Leatherback turtles nest on the beach in Cabarete, Puerto Plata
Two leatherback turtles (Dermochelys coriacea), one of the four species that nest in the island of Dominican Republic, laid eggs in two nests on the beach in Cabarete, Puerto Plata , said the Ministry of Environment and Natural Resources (SEMARENA). It is expected that most of these animals come ashore to spawn. Technicians from the Coastal and Marine Resources Office inspected the Cabarete beach and found two nests separated by a distance of 800 meters apart and 10 meters high from the tide, which had been protected with a fence of wood and rope, placed by members of the community, the Navy, Politur and Ministry of Tourism.
Environmental technicians formed a protection committee, with all the materials needed to reinforce the perimeter of the nests as it is expected that more turtles arrive to this beach . The committee is composed of Jose Sanchez, coast inspector of the Dominican Navy and Miguel Gómez from Military Intelligence, Lorenzo Zancazanis, Joseph A. Arias, Nelson Nivar, John Vine, Vine Celina, Christian Azar, Marino Peralta, the Cabarete beach vendors Association, among others, who will be in contact with the Directorate for Protection, Monitoring and Control of Marine and Coastal Resources to monitor these nests.
The photo above shows the large leather back turtle surrounded by a crowd in Cabarete , back in May 2008 and a male in open water.
Back in May 2008 the leatherback turtles surprised the community of Cabarete by nesting in the beach , drawing media attention and soon becoming distinguished guests of the community. The leatherback turtle (tinglar in the Dominican Republic) is the Dermochelyidae family. In English is called Leatherback Turtle , in French Tortue Luth. It is the largest sea turtle and also more specialized. The front legs, transformed into broad flippers, have a wingspan of more than 3 m to a carapace length of 2 m and a weight exceeds 500 kg. The hind legs, short and broad, reminiscent of the seals, and are attached to the short tail with a leathery expansion.
But the most striking character of the leatherback turtle is its shell, which consists of small independent bone flakes, covered with a thick skin. The shell has a rubber texture, about 4 cm thick and is made up of strong connective tissue saturated with oil. The young are covered with small scales, which resemble those of many lizards, but are shed with age. They are mostly black on the back but the fins have white margins, and have lines of white scales along the back. On average, measuring about 61.3mm long and weighing 45.8 g. Leatherbacks travel much greater distances in the ocean than the other marine turtles . It is assumed that in one year, they migrate from South America to the northeastern United States and then return to their starting point.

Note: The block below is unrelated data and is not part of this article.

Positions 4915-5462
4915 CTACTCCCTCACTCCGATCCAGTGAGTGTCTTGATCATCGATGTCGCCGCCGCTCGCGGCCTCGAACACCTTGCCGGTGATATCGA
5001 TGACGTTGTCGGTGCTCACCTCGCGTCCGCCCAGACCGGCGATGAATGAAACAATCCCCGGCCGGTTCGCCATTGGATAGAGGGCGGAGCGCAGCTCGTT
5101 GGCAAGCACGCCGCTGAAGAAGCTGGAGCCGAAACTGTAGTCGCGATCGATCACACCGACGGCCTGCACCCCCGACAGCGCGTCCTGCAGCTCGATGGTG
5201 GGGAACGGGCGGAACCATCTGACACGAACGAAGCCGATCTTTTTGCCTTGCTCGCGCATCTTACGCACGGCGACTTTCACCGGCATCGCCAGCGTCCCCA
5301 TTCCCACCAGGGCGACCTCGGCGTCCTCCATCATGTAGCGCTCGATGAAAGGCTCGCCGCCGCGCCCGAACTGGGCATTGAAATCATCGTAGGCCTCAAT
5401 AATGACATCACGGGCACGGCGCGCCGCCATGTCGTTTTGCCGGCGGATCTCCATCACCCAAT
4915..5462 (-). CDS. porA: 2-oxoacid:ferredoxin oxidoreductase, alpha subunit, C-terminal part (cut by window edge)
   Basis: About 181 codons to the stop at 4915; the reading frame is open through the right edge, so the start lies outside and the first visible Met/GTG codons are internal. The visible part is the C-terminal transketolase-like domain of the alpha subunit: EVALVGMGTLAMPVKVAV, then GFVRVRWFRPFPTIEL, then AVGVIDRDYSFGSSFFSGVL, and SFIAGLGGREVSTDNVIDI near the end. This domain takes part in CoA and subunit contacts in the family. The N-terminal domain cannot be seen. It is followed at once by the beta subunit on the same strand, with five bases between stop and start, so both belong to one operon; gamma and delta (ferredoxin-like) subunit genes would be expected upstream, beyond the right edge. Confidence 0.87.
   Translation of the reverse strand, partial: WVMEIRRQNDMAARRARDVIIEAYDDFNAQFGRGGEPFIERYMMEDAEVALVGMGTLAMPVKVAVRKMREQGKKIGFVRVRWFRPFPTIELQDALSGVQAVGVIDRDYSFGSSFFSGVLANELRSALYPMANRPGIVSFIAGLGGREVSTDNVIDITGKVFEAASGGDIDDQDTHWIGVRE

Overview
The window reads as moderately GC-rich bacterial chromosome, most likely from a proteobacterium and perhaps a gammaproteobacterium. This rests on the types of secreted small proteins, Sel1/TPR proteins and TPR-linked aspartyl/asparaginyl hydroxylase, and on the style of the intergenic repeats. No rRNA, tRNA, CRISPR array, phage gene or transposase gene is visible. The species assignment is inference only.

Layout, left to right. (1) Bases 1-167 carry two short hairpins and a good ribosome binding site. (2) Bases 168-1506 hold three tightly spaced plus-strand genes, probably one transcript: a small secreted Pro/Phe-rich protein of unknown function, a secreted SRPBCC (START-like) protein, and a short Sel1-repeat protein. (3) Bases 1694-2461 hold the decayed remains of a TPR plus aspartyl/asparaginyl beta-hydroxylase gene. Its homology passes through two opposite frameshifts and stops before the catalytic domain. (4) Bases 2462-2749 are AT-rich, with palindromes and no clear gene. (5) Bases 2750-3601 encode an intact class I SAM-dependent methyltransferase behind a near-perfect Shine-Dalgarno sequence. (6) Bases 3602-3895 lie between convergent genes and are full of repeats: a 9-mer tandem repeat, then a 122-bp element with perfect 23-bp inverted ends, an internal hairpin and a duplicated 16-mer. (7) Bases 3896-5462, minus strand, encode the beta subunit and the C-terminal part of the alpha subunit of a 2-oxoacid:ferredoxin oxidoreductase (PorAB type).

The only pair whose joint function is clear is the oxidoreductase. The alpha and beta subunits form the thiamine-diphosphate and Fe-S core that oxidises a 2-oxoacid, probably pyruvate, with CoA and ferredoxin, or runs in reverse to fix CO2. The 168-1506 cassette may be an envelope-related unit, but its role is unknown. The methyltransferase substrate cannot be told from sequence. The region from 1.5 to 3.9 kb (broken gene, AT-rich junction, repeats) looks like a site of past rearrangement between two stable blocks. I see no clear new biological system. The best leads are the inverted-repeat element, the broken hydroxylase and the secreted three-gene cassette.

The turtles hatched in 2008 and were a sensation in Cabarete beach, the photos here show the small creatures popping out of the sand.
The leatherback forages in cold waters, able to withstand temperatures of 6 º C – 15 ° C. It has also been recorded that this turtle can reach up to 1200 m below sea level and at that depth, water temperature is rarely above 5 º C, even in tropical regions. Unlike almost all living reptiles, leatherback is endothermic, maintaining a body temperature of around 25 º C. They feed mainly on pelagic invertebrates such as jellyfish and tunicates, pelagic crustaceans and juvenile fish. A kind of rear-facing spines that are in the throat, help them to swallow jellyfish. The main nesting beaches are on the Pacific coast of Mexico, the Atlantic coast of Costa Rica, Trinidad and Tobago, French Guiana, Virgin Islands, Puerto Rico and Dominican Republic. They also spawn in smaller amounts in Veracruz, Mexico, Guatemala, Panama, Colombia, Windward and Leeward Islands and Guyana.
The main threats facing the leatherback vary from one region to another but can be summarized in:
– Habitat loss, due to the marketing of tropical beaches (especially tourism) and industrialization.
– By catch by fishing nets, causing it to suffocate.
– Pollution caused by industry in tropical waters and heavy industry in cold waters used for migration.
– Human predation: In many countries, the leatherback population is threatened by uncontrolled harvesting of their eggs. This is due to various cultural beliefs in relation to eggs.
In several countries, the leatherback turtle is hunted for food. For example, in the Kei Islands (southwest of New Guinea, Maluku Province of Indonesia), leatherback turtles are regularly hunted as a food source.
Cabarete beach is world famous for its windy bay that attracts Wind and Kite surfing enthusiasts all year long from all over the world. Golden Treasures Real Estate and Rentals is dedicated to promoting eco tourism and the protection of all marine species in the North coast in order to preserve this legacy for present and future generations. With the constant growth in the villa rental and real estate market of the area, it`s imperative that strict guidelines are enforced in order to protect all natural habitats for the marine species such as the Dermochelys coriacea, also called Tinglar and Laud turtle .
Trips from Sosua and Puerto Plata should be arranged to the nesting site in order to show children and adults some awereness and respect for nature. Also, people at Cabarete beach must know to make silence when the hatchlings come out, so they can hear the ocean sounds and guide their first trip to the water more efficiently. It is believed that turtles rely on ocean sound and vibration ( some say they also use magnetic poles orientation too ) to find the way to the ocean after cracking the eggs. Also, no need to touch and cause stress to these beautiful animals.
The Dermochelys coriacea species is the longest living and the deepest diving one of all turtles .